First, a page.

United States of America v. $27,980.00 in United States Currency

Filing 79

DECISION AND ORDER:(see order for full details). Signed by Judge Sharon L. Gleason on 06/13/2014. (AEM, CHAMBERS STAFF)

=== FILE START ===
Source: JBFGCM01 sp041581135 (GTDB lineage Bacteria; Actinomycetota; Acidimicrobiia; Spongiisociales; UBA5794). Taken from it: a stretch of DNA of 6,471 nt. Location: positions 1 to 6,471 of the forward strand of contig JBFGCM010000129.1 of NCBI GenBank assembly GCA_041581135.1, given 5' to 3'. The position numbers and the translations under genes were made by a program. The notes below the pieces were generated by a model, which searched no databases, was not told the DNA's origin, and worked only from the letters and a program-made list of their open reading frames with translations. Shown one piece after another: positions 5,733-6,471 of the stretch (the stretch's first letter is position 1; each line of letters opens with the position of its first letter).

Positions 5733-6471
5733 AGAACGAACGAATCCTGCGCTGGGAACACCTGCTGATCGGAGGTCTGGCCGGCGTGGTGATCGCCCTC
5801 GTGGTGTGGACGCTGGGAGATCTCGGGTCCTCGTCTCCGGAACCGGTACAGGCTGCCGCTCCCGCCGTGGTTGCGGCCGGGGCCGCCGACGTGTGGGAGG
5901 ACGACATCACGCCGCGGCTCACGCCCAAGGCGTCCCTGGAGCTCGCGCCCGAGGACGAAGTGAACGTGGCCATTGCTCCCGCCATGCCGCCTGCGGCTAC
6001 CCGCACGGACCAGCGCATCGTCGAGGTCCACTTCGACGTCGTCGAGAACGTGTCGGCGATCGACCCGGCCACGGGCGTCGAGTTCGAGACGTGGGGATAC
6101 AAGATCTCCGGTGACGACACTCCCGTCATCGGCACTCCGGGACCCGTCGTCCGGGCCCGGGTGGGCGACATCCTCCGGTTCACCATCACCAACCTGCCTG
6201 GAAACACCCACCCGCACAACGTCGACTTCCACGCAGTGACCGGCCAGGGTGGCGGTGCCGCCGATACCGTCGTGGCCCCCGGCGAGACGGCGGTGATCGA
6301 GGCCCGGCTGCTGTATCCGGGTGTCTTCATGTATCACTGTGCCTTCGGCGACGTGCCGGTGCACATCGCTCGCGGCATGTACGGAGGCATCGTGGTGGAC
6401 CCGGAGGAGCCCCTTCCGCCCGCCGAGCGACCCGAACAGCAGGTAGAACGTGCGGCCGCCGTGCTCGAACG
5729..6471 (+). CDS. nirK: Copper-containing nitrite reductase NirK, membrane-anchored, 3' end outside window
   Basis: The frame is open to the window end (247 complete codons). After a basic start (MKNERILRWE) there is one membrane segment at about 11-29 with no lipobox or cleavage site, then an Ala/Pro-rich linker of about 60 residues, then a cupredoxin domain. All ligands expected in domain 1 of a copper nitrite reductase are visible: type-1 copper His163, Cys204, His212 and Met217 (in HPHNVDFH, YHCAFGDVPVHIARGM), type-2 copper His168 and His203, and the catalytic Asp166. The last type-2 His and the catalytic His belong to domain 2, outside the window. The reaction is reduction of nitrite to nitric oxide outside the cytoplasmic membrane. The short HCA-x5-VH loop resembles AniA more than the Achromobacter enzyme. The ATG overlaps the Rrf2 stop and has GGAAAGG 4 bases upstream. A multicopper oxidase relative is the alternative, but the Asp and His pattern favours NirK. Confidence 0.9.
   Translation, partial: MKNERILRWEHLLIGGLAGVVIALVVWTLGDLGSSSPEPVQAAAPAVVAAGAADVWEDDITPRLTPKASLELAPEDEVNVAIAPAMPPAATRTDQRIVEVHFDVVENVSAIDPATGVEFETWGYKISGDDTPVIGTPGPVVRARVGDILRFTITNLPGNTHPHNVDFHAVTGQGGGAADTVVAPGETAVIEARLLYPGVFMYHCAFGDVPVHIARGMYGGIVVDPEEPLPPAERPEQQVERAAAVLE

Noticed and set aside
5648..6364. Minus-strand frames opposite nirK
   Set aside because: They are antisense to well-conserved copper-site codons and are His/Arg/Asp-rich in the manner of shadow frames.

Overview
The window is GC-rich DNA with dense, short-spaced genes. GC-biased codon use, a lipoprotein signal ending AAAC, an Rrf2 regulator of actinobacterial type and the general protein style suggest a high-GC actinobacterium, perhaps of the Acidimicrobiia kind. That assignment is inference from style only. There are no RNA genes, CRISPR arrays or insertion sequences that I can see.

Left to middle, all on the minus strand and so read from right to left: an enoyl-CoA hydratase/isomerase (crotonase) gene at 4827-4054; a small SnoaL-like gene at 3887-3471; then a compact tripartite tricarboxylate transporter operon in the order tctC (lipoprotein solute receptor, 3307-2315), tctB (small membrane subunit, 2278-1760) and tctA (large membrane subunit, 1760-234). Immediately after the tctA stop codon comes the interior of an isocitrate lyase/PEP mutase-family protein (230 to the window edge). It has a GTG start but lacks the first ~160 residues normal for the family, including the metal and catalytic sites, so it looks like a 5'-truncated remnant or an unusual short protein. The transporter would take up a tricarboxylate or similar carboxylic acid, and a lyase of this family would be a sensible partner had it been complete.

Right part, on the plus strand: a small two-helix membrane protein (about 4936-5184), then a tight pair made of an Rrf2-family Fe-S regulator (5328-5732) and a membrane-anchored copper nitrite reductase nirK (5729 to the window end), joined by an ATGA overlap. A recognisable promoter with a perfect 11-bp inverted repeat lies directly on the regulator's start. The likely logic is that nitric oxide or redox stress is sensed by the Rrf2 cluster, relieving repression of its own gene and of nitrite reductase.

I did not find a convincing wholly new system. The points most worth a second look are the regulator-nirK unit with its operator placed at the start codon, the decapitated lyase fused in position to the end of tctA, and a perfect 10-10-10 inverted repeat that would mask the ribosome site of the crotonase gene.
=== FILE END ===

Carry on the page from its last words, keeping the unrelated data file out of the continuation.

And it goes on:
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IN THE UNITED STATES DISTRICT COURT FOR THE DISTRICT OF ALASKA UNITED STATES OF AMERICA, Plaintiff, v. $27,980.00 IN UNITED STATES CURRENCY, Defendant. Case No. 3:11-cv-00109-SLG DECISION & ORDER Before the Court at Docket 1 is the Verified Complaint for Forfeiture filed on May 18, 2011. James Porter filed a Claim and an Answer on June 9, 2011. 1 On September 20, 2012, a Default Judgment was entered “against all those persons and entities, besides James Porter, who could potentially claim an interest in the defendant property.” 2 An Evidentiary Hearing on Mr. Porter’s claim was held on May 30, 2013 and May 31, 2013 in Ketchikan, Alaska. 3 At the conclusion of the hearing, the Court left the record open to permit the submission of certain bank statements and urinalysis testing results. 4 1 Thereafter, Mr. Porter filed a number of his bank statements. 5 Although Docket 5 (Porter Claim); Docket 6 (Porter Answer). 2 Docket 19 at 2 (Default Judgment). In Kenda Kline’s Unopposed Second Motion to Intervene, she indicates that the Government agreed that this default judgment “does not pertain to Kline’s interest in this cause.” Docket 58 at 2 (Mot. to Intervene). 3 Dockets 76–78 (Hr’g Tr.). 4 Docket 78 at 130–32 (Hr’g Tr.). 5 Dockets 46–48 (Notices of Filing of Bank Statements). accorded several extensions, 6 Mr. Porter did not file the results of any urinalysis testing. By Order dated November 25, 2013, the Court ordered the record closed. 7 Meanwhile, in July 2013, Kenda Kline filed an unopposed motion to intervene, which was granted by Order dated August 1, 2013. 8 On August 7, 2013, Ms. Kline filed her Answer and Claim. 9 Based on the foregoing, the testimony and exhibits before the Court, and the arguments of counsel, the Court now makes the following: FINDINGS OF FACT 1. The sole basis for Kenda Kline’s claim to the proceeds in this matter arises from child support arrears due from Mr. Porter to Ms. Kline. 2. An outstanding Judgment for Child Support Arrears was issued by the Superior Court for the State of Alaska, First Judicial District at Ketchikan, dated October 12, 2011 in the amount of $95,391.75. Ms. Kline is the judgment creditor; Mr. Porter is the judgment debtor. 10 3. Ms. Kline asserts that the child support arrears totaled $95,391.75 in August 2006. 11 At that time, Mr. Porter and Ms. Kline entered into an agreement in which Mr. Porter would receive an in-kind credit for the full amount of arrears due 6 Dockets 51, 71, 73 (Orders Granting Extensions). 7 Docket 74 (Order Closing Record). 8 Docket 61 (Order Granting Mot. to Intervene). 9 Docket 64 (Kline Answer); Docket 65 (Kline Claim). 10 Docket 65 at 1 (Kline Claim); Docket 66-1 (Judgment for Child Support Arrears). 11 Docket 58-4 at 1 (Kline Decl.). 3:11-cv-00109-SLG, United States v. $27,980 Decision & Order Page 2 of 12 through the “transfer [of] two limited entry permits to [Ms. Kline] in lieu of paying the child support arrears of $95,391.75.”12 4. The Child Support Services Division (CSSD) approved the in-kind credit agreement. Ms. Kline submitted a declaration in this proceeding in which she stated that in light of that agreement, she believes that CSSD “released the liens asserted against [Mr. Porter].”13 5. Mr. Porter never transferred the limited entry permits to Ms. Kline. As of April 23, 2012, he had not made any payments on the child support judgment. 14 6. Ms. Kline asserts that she has priority over the United States to the seized funds because “the accrual of child support arrears [was] prior to the seizure date of April 12, 2011.”15 7. Ms. Kline was an unsecured creditor of Mr. Porter at the time the funds at issue in this case were seized from Mr. Porter. 8. The Defendant Currency was seized by the Alaska State Troopers on April 11, 2011 from James Porter, incident to Mr. Porter’s arrest in Ketchikan, Alaska for outstanding State of Alaska arrest warrants. 9. Most of the seized funds (over $20,000) were found in Mr. Porter’s pocket. They were wrapped very tightly together with black electrical tape, with the letters “JP” 12 Docket 58-4 at 1 (Kline Decl.). 13 Docket 58-4 at 2 (Kline Decl.). 14 Docket 58-7 at 1 (Writ of Execution). 15 Docket 58 at 4 (Mot. to Intervene). The motion incorrectly notes the seizure date as April 12, 2011 instead of April 11, 2011. 3:11-cv-00109-SLG, United States v. $27,980 Decision & Order Page 3 of 12 written in white tape on the outside of the package. The electrical tape was quite clean and lint-free – including the white letter “P” that was visible on Exhibit 2. This means it is likely that the funds had been recently placed into the taped package. The remaining funds (over $3,800) were found in Mr. Porter’s wallet. 16 10. Counsel for Mr. Porter suggested the funds had been packaged in the electrical tape because Mr. Porter was a fugitive at that time. However, there was no testimony in the record to directly support that inference. 11. Mr. Porter’s tax returns demonstrate the following total income: 2008 -- $110,299; 2009 -- $53,446; 2010 -- $58,445 (Exhibits 10–12). Mr. Porter’s primary employment with Dawson Construction ended sometime in approximately November 2010, and he had not worked after that time up to the date of the seizure. 17 12. The bank records submitted by Mr. Porter after the evidentiary hearing show the following transactions over $1,000 beginning in November 2010 through April 2011 (transactions for smaller amounts are not listed)18: Tongass Federal Credit Union Date November 2, 2010 December 7, 2010 December 17, 2010 December 21, 2010 Account Balance Deposits $21,026.73 Withdrawals $5,000 $1,450 16 Docket 78 at 94 (Hr’g Tr.). 17 $3,500 Docket 78 at 32 (Hr’g Tr.) (discussing 4/11/11 interview). 18 Dockets 46–48 (Notices of Filing of Bank Statements). The Government was accorded the option to request a supplemental evidentiary hearing with respect to those records, but did not do so. See Docket 78 at 132 (Hr’g Tr.). 3:11-cv-00109-SLG, United States v. $27,980 Decision & Order Page 4 of 12 January 7, 2011 January 13, 2011 March 28, 2011 April 30, 2011 $5,002 $5,000 $1,000 $5,098.04 First Bank Checking Account Date November 16, 2010 November 17, 2010 December 7, 2010 December 13, 2010 January 3, 2011 January 5, 2011 February 28, 2011 March 4, 2011 March 8, 2011 March 22, 2011 March 28, 2011 March 28, 2011 March 30, 2011 April 15, 2011 Account Balance Deposits $797.02 $9,400 $2,295.56 Withdrawals $2,021.63 $1,639.55 $3,436.35 $2,000 $1,250 $2,000 $1,000 $1,200 $2,000 $1,188.80 $3,393.61 First Bank Savings Account Date November 16, 2010 February 2, 2011 April 19, 2011 May 15, 2011 Account Balance Deposits $3,537.42 Withdrawals $1,000 $500 $2,040.41 First Bank Joint Account with Mary Schmidt Date November 16, 2010 November 17, 2010 December 7, 2010 December 8, 2010 December 9, 2010 December 29, 2010 January 18, 2011 Account Balance Deposits $153.82 $12,659.64 $1,000 3:11-cv-00109-SLG, United States v. $27,980 Decision & Order Page 5 of 12 Withdrawals $6,400.07 $1,107.04 $1,000 $2,042.92 February 1, 2011 March 8, 2011 April 19, 2011 May 15, 2011 $1,405.30 $1,000 $1,960 $2.47 13. These bank records demonstrate that a considerable amount of funds were deposited into Mr. Porter’s accounts during the time that he was unemployed from December 2010 through April 2011. At the evidentiary hearing, Mr. Porter testified that the seized funds “was money I had in my pocket for quite some time.” He added, “I could show large cash withdrawals from my bank accounts from First Bank and the credit union.” 19 14. The withdrawals that were taken from Mr. Porter’s accounts in December 2010 and January 2011 could, standing alone, support Mr. Porter’s position that the seized funds came from his bank accounts and were perhaps from his former employment or other legal activities. But the subsequent deposits, each $2,000 or less, but together totaling over $10,000 between February 28 and March 28, 2011, are persuasive evidence that Mr. Porter, who was then unemployed, was then generating significant income from an unspecified source. 20 19 Docket 78 at 26 (Hr’g Tr.). 20 Although Mr. Porter indicated he had sold copper to generate income on occasion, the Court was persuaded by his statements at his interview with Investigator Brown on April 11, 2011 that he was driving around with the copper in his truck at that time and had not yet sold it. And while there was various testimony regarding vehicle sales at various times, those sales primarily occurred in the summer of 2010. No persuasive evidence of vehicle sales in early 2011 was presented to explain the substantial cash deposits at that time. 3:11-cv-00109-SLG, United States v. $27,980 Decision & Order Page 6 of 12 15. Special Agent Rambo persuasively testified that drug traffickers try to avoid conspicuous large cash deposits with banks or other financial institutions. 21 Mr. Porter’s smaller but frequent deposits in March 2011 are consistent with this pattern. 16. Included within the money inside the electrical tape were two deposit slips dated March 28, 2011 that correspond to two of the deposits that were made into Mr. Porter’s accounts on that day (Exhibits 5 & 6). This evidence supports a finding that the funds in the electrical tape package were earnings from that same time frame. 17. Special Agent Rambo also persuasively testified that the way the currency was tightly packaged inside the electrical tape was consistent with proceeds of drug trafficking. 22 18. John Brown, the investigator with the Alaska State Troopers who spoke to Mr. Porter on April 11, 2011 when the funds were seized, persuasively testified that he told Mr. Porter he could return with paperwork to support his claims that the funds were legitimately earned, but that Mr. Porter never did. 23 19. The Government called Howard Falkner as a witness at the evidentiary hearing. Mr. Falkner testified that he knew Mr. Porter from dealing drugs in Ketchikan. Mr. Falkner testified from prison and indicated that he was incarcerated for dealing methamphetamine. 21 Docket 78 at 47 (Hr’g Tr.). 22 Docket 78 at 49–50 (Hr’g Tr.). 23 Although Mr. Falkner’s testimony has been viewed Docket 78 at 108–09 (Hr’g Tr.). 3:11-cv-00109-SLG, United States v. $27,980 Decision & Order Page 7 of 12 by the Court with suspicion, given his criminal history and cooperation arrangements with prosecuting authorities, the Court accorded some weight to his testimony that he purchased methamphetamine from Mr. Porter on at least two occasions in early to middle 2011, particularly as he specified a location of the transactions that was consistent with other evidence in the record. 24 20. Stevie Lea Hyke, the spouse of Mr. Falkner, also testified. She persuasively testified about observing methamphetamine sales by Mr. Porter in December 2010, including observing Mr. Porter acquiring large amounts of cash ($6,000) from those drug sales. 21. Rayme Vinson, a drug investigator and drug canine handler, testified at the evidentiary hearing. He persuasively testified as to how the canine, Justice, from Juneau, was trained to detect the smell of certain illegal drugs, and alerted to the presence of such drugs at the piles of money that had been seized from Mr. Porter on April 11, 2011. 25 22. K.C. testified under seal. This witness was understandably quite emotionally distraught. Perhaps because of that high level emotion, the dates this witness provided were inconsistent with the dates provided by other witnesses for certain actions. Accordingly, this Court did not accord weight to K.C.’s testimony. 24 Docket 76 at 14–21 (Hr’g Tr.). 25 There was also evidence that another drug dog from Ketchikan had first sniffed at the money and did not alert. This Court accorded no weight to this fact, as it was persuaded by the testimony that this dog was inexperienced and money can be challenging to smell, since it often has been handled so much. 3:11-cv-00109-SLG, United States v. $27,980 Decision & Order Page 8 of 12 23. Mr. Porter called several witness to testify at the evidentiary hearing. 26 However, their testimony was based on their interactions with Mr. Porter when he was at Metlakatla. Since the Court finds that Mr. Porter left Metlakatla in approximately November 2010, these witnesses were not able to provide helpful evidence as to Mr. Porter’s activities after that time. CONCLUSIONS OF LAW 1. This is a civil forfeiture action brought pursuant to 21 U.S.C. § 881(a)(6). 2. The Court has jurisdiction over this action pursuant to 28 U.S.C. §§ 1345 and 1355. 3. An unsecured creditor of a claimant lacks standing to challenge the forfeiture of funds seized pursuant to 18 U.S.C. § 881(a)(6). See United States v. $38,852.00 in U.S. Currency, 328 F. Supp. 2d 768, 769 (N.D. Ohio 2004). 4. In a civil forfeiture action, the claimant to the property must have standing in order to challenge the forfeiture. Untied States v. Carrell, 252 F.3d 1193, 1196 n.2 (11th Cir. 2001) (creditor with child support judgment against claimant could not enforce judgment against seized proceeds in forfeiture proceeding because as non-owner of property, she lacked standing). 5. A civil forfeiture claimant demonstrates Article III standing by showing she has a “colorable interest in the property, which includes an ownership interest or a possessory interest” in the specific seized property. United States v. $133,420 in U.S. Currency, 672 F.3d 629, 637–38 (9th Cir.2012) (citation omitted) (internal 26 These witnesses included Trinity Carroll Jackson, Christopher Dowling, and Timothy Kuharich. 3:11-cv-00109-SLG, United States v. $27,980 Decision & Order Page 9 of 12 quotation marks omitted). General unsecured creditors of the person whose property was seized lack a sufficient property interest to have standing to challenge the government's civil forfeiture. See 18 U.S.C. § 983(d)(6)(B)(i) (excluding “a person with only a general unsecured interest in, or claim against, the property or estate of another” from the definition of “owner”); see also United States v. One Hundred Thirty-Three (133) U.S. Postal Serv. Money Orders Totaling $127,479.24 in U.S. Currency, 496 Fed. App’x 723, 724 (9th Cir. 2012); United States v. $20,193.39 U.S. Currency, 16 F.3d 344, 346 (9th Cir.1994) (“[U]nsecured creditors do not have standing to challenge the civil forfeiture of their debtors' property.”). 6. Based on the foregoing, Kenda Kline lacks standing to challenge the government’s civil forfeiture of the funds seized from Mr. Porter in this action because she was an unsecured creditor at the time the property was seized. Accordingly, her claim will be denied. 7. Turning to Mr. Porter’s claim, the burden of proof is on the Government to establish, by a preponderance of the evidence, that the property is subject to forfeiture. See 18 U.S.C. § 983(c)(1). 8. Here, the Government’s alternative theories of forfeiture are that the seized currency was either the proceeds of drug trafficking, or that the seized currency was used or intended to be used to commit or facilitate the commission of illegal drug trafficking. 27 Under the second theory, the Government must establish by a preponderance of the evidence that there was a substantial connection between 27 Docket 78 at 137–38 (Hr’g Tr.). 3:11-cv-00109-SLG, United States v. $27,980 Decision & Order Page 10 of 12 the seized currency and illegal drug activity. See 18 U.S.C. § 983(c); 21 U.S.C. § 881(a)(6); see also United States v. $22,474.00 in U.S. Currency, 246 F.3d 1212, 1217 (9th Cir. 2001) (“[Appellant's] inconsistent statements about the money and his reasons for being in Phoenix tend[] to support an inference that the money was drug-related.”); United States v. $29,959.00 U.S. Currency, 931 F.2d 549, 553 (9th Cir. 1991) (having large amount of cash is “strong evidence” of connection to illegal drug activity); United States v. $215,300 U.S. Currency, 882 F.2d 417, 419 (9th Cir.1989) (concealing and lying about a large amount of money supports inference that money is related to narcotics trafficking). 9. The evidence demonstrated that over the years, Mr. Porter has earned a considerable amount of income through legal means and has paid taxes on that income. However, while Mr. Porter attempted to show legitimate sources for the seized money, he failed to present a cogent and consistent explanation for its origin. Also, there was no witness who testified that they had seen Mr. Porter carry legitimately-earned currency in the manner in which much of this currency was found – tightly wrapped in electrical tape with his initials on it. 10. The quantity of currency, the packaging, the lack of a clear and verifiable explanation for the currency’s source or use, and the positive alert by the Juneau canine together constitute persuasive evidence that the seized funds were used or intended to be used to commit or facilitate the commission of drug trafficking activity. See generally United States v. Currency, U.S. $42,500, 283 F.3d 977 (9th Cir. 2002). 3:11-cv-00109-SLG, United States v. $27,980 Decision & Order Page 11 of 12 11. Based upon the findings of fact set forth above, the Court concludes that the government has established by a preponderance of the evidence that the seized currency was used or intended to be used to commit or facilitate the commission of illegal drug trafficking. In this regard, the Court finds by a preponderance of the evidence that there was a substantial connection between the seized currency and illegal drug activity. ORDER Based on the foregoing, IT IS ORDERED: 1. The claim of Kenda Kline to the seized funds is DENIED. 2. The claim of James Porter to the seized funds is DENIED. 3. The United States’ Complaint for civil forfeiture is GRANTED. 4. The United States is entitled to a judgment declaring the $27,980.00 forfeited to the United States for disposition according to the law. 5. The United States shall submit a proposed judgment consistent with this Decision and Order within 7 days. DATED at Anchorage, Alaska this 13th day of June, 2014. /s/ Sharon L. Gleason UNITED STATES DISTRICT JUDGE 3:11-cv-00109-SLG, United States v. $27,980 Decision & Order Page 12 of 12